Affectionately told underdog tale of a cool, if unlikely hero, wings it a bit

by Dave Phillips
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THERE must have been something in the air at the 1988 Winter Olympics. The event in Canada saw the world debut of Jamaica’s bobsleigh team – which of course became the basis for the plucky underdog classic, Cool Runnings.
But a bigger star that year was Great Britain’s Michael “Eddie” Edwards – a ski-jumper who ecstatically took last place in the three jumps that he participated in.
Retold with dollops of nostalgia and liberal helpings of Hollywood treatment, Eddie The Eagle (12A, 105mins) follows Eddie’s Olympic obsession from his early years.
Growing up in Gloucestershire in the 70s, the young Eddie fawns over a treasured glossy almanac of the Games and becomes determined to become an Olympian.
Undeterred by constrictive leg braces, a general lack of athletic prowess, and a tendency to injure himself, Eddie spends his childhood recreating the Olympic Games in the alleyways and fields of his neighbourhood.
Fast forward several years and many pairs of broken glasses later, and the patience of Mum (Jo Hartley) and Dad (Keith Allen) is thinning as the now almost-adult Eddie (Kingsman’s Taron Egerton) refuses to settle down and get a job, and persists with his dream – or at least, a more nuanced version of it.
Realising that despite his best efforts he may never qualify for any of the Olympic events, Eddie changes tack.
A little research shows that Great Britain has had far fewer athletes compete in the Winter Olympics, and nobody has ever represented the country in Ski Jumping. So, with cogs set in motion, Eddie sets out to fulfil his dream.
There is no denying the fact that Eddie the Eagle is a straightforward and predictable underdog story, and it takes a little while to settle into the sappy, mawkish tone set by director Dexter Fletcher.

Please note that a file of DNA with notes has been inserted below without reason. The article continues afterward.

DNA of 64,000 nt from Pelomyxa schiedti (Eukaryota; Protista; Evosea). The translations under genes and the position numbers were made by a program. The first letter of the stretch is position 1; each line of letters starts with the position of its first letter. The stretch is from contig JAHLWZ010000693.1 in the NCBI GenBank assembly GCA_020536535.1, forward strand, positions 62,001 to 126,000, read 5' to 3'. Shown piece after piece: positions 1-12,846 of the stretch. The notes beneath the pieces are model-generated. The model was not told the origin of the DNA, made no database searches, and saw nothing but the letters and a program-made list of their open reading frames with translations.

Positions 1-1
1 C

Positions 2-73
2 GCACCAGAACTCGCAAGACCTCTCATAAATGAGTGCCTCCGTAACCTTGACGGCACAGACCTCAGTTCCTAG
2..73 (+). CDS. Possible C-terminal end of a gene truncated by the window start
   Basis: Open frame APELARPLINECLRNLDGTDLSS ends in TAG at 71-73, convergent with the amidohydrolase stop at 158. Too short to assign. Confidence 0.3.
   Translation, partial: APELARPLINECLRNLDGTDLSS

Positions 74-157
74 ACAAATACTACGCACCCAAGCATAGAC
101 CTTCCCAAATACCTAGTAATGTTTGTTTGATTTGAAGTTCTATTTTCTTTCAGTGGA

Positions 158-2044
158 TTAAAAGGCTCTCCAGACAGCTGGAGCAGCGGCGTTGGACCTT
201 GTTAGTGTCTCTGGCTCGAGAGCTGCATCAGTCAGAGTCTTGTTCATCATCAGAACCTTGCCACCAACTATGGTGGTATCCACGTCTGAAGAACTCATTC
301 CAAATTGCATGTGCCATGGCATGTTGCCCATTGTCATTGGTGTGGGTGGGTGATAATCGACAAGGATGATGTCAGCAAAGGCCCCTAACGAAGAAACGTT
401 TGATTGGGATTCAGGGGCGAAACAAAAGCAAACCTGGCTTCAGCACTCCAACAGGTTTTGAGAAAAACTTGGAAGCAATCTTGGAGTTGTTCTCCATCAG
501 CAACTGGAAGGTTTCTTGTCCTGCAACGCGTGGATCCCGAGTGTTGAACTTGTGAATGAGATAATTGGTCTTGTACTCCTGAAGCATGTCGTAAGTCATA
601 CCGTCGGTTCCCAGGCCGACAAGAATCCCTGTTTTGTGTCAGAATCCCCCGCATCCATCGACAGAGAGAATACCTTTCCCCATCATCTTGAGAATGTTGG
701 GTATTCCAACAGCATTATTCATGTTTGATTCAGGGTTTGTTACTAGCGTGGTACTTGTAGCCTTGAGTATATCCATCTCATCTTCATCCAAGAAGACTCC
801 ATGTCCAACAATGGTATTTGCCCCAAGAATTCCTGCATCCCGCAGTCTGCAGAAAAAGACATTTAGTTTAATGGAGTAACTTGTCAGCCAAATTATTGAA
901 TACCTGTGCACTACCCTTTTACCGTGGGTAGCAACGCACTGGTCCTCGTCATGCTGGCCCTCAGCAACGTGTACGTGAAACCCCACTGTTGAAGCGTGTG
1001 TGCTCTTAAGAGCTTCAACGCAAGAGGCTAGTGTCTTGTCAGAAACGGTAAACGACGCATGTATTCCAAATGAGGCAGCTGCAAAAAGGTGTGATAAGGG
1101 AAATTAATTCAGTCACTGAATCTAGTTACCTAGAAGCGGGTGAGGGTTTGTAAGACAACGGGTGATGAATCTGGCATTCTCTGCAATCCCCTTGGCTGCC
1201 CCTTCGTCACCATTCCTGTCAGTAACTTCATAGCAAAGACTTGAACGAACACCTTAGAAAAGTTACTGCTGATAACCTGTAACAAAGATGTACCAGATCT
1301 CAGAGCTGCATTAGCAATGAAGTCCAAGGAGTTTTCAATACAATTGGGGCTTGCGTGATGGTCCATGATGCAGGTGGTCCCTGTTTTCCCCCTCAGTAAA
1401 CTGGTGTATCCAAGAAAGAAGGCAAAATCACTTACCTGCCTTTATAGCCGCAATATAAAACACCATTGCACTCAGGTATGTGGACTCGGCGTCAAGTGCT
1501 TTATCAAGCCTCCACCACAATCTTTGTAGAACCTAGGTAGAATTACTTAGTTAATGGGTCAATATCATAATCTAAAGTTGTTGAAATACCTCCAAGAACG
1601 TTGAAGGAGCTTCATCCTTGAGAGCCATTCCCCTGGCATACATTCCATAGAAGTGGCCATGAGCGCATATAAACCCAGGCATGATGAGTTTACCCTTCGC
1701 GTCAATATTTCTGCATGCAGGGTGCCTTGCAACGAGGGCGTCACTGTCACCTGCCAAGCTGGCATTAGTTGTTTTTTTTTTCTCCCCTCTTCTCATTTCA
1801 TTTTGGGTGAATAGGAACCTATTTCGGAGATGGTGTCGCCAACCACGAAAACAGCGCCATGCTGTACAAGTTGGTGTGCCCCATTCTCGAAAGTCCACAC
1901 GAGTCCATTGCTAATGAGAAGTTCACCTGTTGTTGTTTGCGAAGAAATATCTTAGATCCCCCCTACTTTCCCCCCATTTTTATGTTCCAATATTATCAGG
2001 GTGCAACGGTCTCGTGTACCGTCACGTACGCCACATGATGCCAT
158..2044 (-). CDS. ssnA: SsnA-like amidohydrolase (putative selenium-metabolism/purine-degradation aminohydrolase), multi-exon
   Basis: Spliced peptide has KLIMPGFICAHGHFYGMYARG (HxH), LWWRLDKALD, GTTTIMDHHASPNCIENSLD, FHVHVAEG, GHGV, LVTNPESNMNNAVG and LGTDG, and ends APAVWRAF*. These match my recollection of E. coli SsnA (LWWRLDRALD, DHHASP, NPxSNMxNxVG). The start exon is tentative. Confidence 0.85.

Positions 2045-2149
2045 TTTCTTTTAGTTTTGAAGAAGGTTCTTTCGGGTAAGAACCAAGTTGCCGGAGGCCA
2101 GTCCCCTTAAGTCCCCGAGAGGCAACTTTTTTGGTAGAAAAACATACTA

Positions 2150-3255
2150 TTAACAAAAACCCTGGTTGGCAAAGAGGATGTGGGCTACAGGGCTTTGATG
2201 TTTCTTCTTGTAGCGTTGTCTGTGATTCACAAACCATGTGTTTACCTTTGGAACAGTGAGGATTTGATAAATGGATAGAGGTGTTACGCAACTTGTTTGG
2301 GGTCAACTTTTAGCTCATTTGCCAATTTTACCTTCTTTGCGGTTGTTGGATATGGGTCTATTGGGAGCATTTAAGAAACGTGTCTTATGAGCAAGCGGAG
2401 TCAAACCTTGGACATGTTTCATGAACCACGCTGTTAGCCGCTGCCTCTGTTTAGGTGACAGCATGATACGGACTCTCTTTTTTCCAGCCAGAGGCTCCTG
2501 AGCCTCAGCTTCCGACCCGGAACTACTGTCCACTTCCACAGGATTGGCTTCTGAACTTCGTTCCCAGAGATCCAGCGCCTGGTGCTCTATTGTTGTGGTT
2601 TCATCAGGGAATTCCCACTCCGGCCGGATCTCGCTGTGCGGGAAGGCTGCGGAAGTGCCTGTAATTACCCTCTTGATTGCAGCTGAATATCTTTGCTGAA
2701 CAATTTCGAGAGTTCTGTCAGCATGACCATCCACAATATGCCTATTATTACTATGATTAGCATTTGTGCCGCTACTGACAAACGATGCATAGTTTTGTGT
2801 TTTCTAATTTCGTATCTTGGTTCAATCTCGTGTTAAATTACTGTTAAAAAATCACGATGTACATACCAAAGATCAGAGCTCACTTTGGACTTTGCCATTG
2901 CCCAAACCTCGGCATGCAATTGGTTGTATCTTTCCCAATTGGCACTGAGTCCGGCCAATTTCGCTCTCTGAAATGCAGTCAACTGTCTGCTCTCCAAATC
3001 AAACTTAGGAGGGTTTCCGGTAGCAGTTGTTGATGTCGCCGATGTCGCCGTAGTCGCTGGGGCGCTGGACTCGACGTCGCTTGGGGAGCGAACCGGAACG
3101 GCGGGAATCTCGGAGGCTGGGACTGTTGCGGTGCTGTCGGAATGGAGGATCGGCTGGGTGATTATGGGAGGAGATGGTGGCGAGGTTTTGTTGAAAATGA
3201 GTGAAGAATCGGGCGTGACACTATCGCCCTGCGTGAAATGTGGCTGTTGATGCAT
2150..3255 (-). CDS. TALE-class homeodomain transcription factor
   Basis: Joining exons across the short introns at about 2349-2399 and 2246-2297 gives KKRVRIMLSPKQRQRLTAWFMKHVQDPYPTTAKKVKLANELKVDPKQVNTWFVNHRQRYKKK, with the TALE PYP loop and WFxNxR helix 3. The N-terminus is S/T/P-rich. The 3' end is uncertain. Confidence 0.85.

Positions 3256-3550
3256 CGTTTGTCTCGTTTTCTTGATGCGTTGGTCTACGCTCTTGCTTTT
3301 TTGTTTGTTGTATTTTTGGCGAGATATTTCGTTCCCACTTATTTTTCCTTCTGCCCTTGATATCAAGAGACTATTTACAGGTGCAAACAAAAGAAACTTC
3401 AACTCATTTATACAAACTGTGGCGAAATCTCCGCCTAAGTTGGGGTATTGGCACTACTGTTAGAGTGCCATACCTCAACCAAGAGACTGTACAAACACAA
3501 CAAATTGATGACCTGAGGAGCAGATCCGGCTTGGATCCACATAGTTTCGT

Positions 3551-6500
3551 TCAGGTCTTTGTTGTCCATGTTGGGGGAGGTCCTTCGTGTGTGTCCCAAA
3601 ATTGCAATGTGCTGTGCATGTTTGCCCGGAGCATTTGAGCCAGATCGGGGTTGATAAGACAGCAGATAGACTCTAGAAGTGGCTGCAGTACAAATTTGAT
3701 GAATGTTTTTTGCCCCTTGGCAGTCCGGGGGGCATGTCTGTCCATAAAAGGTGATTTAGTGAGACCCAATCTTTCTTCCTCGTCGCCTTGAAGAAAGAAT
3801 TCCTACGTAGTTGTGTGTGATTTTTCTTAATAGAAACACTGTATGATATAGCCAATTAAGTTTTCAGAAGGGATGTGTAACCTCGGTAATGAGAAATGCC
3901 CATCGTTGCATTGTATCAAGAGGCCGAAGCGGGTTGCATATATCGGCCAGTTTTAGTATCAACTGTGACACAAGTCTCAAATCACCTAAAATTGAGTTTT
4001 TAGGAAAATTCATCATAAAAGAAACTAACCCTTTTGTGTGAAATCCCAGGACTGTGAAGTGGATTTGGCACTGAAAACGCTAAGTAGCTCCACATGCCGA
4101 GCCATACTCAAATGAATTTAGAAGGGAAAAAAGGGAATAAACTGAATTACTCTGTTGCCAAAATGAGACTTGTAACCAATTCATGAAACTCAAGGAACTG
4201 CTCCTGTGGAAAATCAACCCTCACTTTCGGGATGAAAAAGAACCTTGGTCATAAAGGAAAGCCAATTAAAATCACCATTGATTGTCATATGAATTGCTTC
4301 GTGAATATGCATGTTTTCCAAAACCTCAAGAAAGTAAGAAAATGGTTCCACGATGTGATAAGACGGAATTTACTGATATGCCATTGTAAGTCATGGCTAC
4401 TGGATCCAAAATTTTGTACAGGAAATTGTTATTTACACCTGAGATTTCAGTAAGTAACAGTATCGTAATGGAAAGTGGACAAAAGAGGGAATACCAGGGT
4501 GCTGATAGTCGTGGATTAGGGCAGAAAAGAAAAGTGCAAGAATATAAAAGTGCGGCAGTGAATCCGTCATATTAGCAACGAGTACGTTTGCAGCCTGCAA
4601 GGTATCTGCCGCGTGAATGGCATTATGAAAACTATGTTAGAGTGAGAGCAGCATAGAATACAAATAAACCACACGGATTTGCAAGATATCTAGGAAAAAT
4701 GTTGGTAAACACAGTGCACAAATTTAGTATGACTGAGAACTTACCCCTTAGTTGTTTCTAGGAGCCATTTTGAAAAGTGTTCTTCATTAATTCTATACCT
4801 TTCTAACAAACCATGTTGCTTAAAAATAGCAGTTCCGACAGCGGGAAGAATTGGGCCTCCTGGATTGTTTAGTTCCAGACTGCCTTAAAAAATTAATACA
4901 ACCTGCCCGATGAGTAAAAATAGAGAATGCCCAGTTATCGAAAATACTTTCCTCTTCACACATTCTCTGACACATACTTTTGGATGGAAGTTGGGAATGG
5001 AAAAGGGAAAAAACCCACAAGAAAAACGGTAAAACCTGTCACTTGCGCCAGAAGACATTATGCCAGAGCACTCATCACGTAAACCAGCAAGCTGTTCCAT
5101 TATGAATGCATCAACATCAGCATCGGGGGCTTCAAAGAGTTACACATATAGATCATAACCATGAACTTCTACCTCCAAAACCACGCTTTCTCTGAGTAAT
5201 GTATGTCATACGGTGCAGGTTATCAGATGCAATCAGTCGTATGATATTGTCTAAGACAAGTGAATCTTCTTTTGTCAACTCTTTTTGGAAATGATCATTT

Things are stepped up a notch when Eddie heads to train in Norway, and meets washed-up former jumper Bronson Peary (Hugh Jackman).
Peary’s character – a hard-drinking former athlete who is bitter about his missed opportunities in life – adds a level of complexity to the story.
And, while the story and roles remain pleasantly straightforward, the introduction of Jackman to the mix alongside Egerton brings a level of depth that is noticeably lacking in the film’s first act.
Throw in some bullies to bypass, some officious snobbery from the committee, and a cameo from Christopher Walken, and you have more than enough elements to help the story along through its almost two-hour running length.
Eddie The Eagle, much like its subject matter, is a film that is clunky and ineffectual at times, but possesses something greater that causes its flaws to fade.
Dexter Fletcher’s vision – which starts out so sickly sweet and overwrought with halcyon day sentimentality – eventually transforms into a much more significant commentary on human potential.
While the film never stops being light and whimsical, there is something in the story of a boy from Gloucestershire pursuing his dream at all costs that is endearing and undeniably heart-warming to watch.
Just as films like Cool Runnings and The Mighty Ducks captured an underdog spirit for a generation growing up in the 90s, Eddie The Eagle deserves to become an underdog classic for a new generation.
The film is a guaranteed dose of feel-good vibes, and a reminder of that Olympian motto: the important thing in life is not to triumph but to compete.

Verdict: 7/10

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